24 November, 2008
green tomatoes and fennel
Well. Cast your minds back to the day I told you of my chagrin at... green tomatoes. So pretty as you can see, so temptingly piled up at the farmer's market, so completely inedible. Impenetrable is even a fairer description. My esteemed Italian mother-in-law generously shared her idea of drizzling them with olive oil, sprinkling them with garlic and roasting them, perhaps with a few peppers for sweetness. That sounded like a stellar idea but I never did it. I left them in their blameless bowl on the kitchen counter and went about my business. They didn't take up too much room and they didn't say anything, so after a bit they became as part of the setup, like an extra drawer or faucet.
Until yesterday, when I realized that the green tomatoes in the bowl had been replaced with red tomatoes! In the two weeks that they've reposed there, they followed nature's call and ripened themselves with absolutely no help from me. No siesta in a paper bag to collect the carbon dioxide or whatever other nonsense people say about putting things in bags. They just held their heads high and did what green tomatoes do if left to their own devices. I think this development has implications for all sorts of other things in life, like child-raising. I remember once Avery was telling me of the extraordinary scholarly exploits of one of her little friends, extolling her virtues, describing all the events her parents took her to to broaden her little mind, the care that was taken with her homework. After a bit she said, "I guess she's like a hothouse flower, and I'm just a common garden variety, left to grow on its own."
Just like my green tomatoes. So there.
And so I decided to thank them for their independence of spirit by inventing a side dish just for them. And here it is.
Fennel with Tomatoes and Pinenuts
good glug olive oil
2 large or 4 small heads fennel, outer layer discarded, sliced thin
3 cloves garlic, minced
pinch fennel seeds
8 little tomatoes, halved
handful toasted pinenuts
Pour the olive oil into a skillet over medium heat, then throw in the fennel plus seeds and garlic. Saute till fennel is softish, then add the tomatoes and saute until they just begin to break up. Toss with pinenuts and salt to taste.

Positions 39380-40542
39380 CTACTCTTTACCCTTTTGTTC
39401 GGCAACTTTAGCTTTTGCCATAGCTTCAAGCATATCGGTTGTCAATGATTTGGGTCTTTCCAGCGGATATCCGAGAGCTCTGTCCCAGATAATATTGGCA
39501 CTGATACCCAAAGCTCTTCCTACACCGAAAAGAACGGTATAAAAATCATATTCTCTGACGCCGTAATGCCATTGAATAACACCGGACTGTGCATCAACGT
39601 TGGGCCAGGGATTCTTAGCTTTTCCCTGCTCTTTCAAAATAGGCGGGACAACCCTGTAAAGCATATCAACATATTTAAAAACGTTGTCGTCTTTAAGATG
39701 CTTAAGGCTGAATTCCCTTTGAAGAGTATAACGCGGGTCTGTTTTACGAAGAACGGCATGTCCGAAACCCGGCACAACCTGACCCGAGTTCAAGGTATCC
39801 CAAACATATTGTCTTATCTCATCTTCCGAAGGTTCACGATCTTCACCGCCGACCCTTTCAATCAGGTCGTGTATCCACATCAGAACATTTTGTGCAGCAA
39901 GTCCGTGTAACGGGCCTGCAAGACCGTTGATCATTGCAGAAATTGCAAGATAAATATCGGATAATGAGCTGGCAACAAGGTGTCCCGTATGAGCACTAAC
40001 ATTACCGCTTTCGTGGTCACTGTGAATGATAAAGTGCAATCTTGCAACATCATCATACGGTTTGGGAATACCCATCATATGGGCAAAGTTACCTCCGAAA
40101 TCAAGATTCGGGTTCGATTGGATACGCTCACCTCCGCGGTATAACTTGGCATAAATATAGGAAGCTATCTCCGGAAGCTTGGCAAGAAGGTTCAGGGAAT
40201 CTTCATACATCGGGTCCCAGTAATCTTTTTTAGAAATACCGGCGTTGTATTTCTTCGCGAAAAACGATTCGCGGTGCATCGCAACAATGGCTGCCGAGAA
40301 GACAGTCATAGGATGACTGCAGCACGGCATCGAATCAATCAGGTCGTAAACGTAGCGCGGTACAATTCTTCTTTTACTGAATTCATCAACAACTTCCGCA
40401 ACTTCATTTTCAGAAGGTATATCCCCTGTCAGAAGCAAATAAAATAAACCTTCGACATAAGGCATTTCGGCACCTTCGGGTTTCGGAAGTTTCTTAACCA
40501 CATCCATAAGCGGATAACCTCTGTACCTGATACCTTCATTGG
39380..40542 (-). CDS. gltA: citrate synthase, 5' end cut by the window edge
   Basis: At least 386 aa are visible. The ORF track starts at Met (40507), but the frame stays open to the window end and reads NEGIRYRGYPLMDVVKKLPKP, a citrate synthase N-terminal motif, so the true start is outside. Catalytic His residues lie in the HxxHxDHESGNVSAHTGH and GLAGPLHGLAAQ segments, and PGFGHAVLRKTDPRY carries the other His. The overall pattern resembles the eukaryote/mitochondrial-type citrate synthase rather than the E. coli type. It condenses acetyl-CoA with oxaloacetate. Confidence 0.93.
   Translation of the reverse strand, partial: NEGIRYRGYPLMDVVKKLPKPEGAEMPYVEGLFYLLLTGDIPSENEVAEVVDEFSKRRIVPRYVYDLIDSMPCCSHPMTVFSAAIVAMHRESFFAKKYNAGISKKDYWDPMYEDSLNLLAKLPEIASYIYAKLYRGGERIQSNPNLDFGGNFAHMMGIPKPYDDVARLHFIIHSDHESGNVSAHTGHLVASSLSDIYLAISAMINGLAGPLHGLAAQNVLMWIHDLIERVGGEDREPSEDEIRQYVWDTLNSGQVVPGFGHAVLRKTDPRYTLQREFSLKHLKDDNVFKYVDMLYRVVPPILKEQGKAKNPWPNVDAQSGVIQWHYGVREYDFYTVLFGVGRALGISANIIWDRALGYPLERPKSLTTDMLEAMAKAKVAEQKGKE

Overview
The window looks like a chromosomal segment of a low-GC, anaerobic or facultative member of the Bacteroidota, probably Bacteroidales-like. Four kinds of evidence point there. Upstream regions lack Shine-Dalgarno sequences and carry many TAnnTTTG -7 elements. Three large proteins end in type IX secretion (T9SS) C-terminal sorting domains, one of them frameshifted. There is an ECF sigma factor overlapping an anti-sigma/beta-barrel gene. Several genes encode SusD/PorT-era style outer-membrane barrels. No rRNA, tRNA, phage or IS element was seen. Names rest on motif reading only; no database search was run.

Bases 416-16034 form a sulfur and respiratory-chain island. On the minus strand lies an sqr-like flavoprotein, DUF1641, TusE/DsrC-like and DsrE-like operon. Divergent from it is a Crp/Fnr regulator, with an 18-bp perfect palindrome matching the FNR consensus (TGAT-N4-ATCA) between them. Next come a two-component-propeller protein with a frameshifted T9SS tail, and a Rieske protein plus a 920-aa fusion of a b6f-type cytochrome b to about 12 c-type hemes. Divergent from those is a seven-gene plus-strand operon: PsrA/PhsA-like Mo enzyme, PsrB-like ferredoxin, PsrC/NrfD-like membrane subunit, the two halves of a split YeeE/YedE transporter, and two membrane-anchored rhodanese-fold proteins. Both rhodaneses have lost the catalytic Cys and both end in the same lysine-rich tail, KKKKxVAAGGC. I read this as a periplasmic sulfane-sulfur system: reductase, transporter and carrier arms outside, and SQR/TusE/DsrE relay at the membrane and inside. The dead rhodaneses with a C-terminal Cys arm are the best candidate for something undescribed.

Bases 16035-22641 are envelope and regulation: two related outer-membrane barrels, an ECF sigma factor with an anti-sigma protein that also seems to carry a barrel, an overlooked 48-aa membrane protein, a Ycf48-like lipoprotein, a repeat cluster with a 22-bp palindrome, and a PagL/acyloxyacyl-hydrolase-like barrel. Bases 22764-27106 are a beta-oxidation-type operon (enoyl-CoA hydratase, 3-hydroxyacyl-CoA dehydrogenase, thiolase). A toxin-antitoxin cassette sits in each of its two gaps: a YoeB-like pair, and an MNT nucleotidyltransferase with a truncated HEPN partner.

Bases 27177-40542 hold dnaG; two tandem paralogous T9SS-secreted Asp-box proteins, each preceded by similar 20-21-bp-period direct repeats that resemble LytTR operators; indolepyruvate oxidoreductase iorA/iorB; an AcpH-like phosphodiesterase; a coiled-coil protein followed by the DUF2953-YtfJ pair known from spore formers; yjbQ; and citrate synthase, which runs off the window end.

So simple and good. This dish would be very nice with the pork fillet I have in the fridge for tonight, but because I was being so very spontaneous, we had it with a scallop-linguini dish and it was an odd combination.
Today, would you believe it, I am going to make a loaf of bread. Seriously. I am. I have read a recipe from my dear mentor Orlando, and it sounds like something even I can do, baking-challenged as I have proved myself historically to be. But I have acquired, from the lovely Bushwacker Whole Foods in Hammersmith's King Street, a bundle of fresh yeast. And I also came away with a packet of polenta, which the nice organic lady behind the counter assured me is the same thing as cornmeal. Please God let this be true. It's only to sprinkle, though, not to be an integral part of the loaf. Even listening to myself I sound so lame that if the bread turns out to have the consistency of a tennis ball I will not be surprised. Wish me luck. I'll report.
My ankle has returned nearly to normal, which is a relief. Being literally lame is a drag. Avery's school Christmas fair was an enormous success, and I mean enormous: imagine 700 schoolgulls, with all their myriad siblings, parents, grandparents and anyone else they could drag along, stuffed into the Great Hall and surrounding classrooms, mothers running along with paper plates piled high calling, "Mince pies and brownies for a pound!" and "Staff panto in the music room at noon!" By the end of the afternoon, after I had collected untold amounts of money in our Book Stall, the mother in charge decided she'd almost rather pay people to take the books than have to box them all up for Oxfam, and the form IV gulls we had with us were only too happy to begin shouting, "Six books for a pound! Take as many as you can!"
It was lovely: an amalgam of all fairs past, from Avery's baby school through to PS 234 in Tribeca, where after September 11 every school event took on massive emotional significance, right through to the uniformed preciousness of her primary school here, and now to this year, where every week she seems to shed more of her little-girl-ness. John gave her money and she set off alone to trawl the fair, gathering up this or that little friend as she went. I saw her, out of the corner of my eye, periodically through the day, eating cotton candy (or "candy floss" as they call it here), laughing and chatting. Another milestone: off on her own.
Right, my unfamiliar little knob of yeast beckons. Really, from the counter it's waving at me: "Come on, Kristen, you can do it, put a little POWER to it!" Nerve-wracking.